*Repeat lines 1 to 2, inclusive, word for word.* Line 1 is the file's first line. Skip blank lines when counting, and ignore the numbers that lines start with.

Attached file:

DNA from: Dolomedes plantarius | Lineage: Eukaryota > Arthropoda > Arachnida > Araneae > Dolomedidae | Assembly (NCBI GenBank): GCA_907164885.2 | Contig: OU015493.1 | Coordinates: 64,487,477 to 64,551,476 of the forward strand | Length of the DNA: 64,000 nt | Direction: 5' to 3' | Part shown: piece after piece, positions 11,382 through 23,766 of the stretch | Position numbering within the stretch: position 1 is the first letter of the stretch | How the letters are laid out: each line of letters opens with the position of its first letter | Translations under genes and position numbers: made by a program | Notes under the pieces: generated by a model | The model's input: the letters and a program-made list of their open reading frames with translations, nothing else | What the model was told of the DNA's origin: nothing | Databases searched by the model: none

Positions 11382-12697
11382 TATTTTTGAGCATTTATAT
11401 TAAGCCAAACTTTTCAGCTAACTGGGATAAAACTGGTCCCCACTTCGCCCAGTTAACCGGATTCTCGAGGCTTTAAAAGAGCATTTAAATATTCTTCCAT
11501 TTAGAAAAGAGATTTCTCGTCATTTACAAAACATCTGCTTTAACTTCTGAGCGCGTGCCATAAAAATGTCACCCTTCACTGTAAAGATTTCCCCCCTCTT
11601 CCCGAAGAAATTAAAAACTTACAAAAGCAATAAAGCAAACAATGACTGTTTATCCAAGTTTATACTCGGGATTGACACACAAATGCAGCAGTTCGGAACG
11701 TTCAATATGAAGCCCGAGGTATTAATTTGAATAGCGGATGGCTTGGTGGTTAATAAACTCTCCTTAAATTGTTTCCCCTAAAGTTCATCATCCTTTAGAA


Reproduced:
DNA from: Dolomedes plantarius | Lineage: Eukaryota > Arthropoda > Arachnida > Araneae > Dolomedidae | Assembly (NCBI GenBank): GCA_907164885.2 | Contig: OU015493.1 | Coordinates: 64,487,477 to 64,551,476 of the forward strand | Length of the DNA: 64,000 nt | Direction: 5' to 3' | Part shown: piece after piece, positions 11,382 through 23,766 of the stretch | Position numbering within the stretch: position 1 is the first letter of the stretch | How the letters are laid out: each line of letters opens with the position of its first letter | Translations under genes and position numbers: made by a program | Notes under the pieces: generated by a model | The model's input: the letters and a program-made list of their open reading frames with translations, nothing else | What the model was told of the DNA's origin: nothing | Databases searched by the model: none

Positions 11382-12697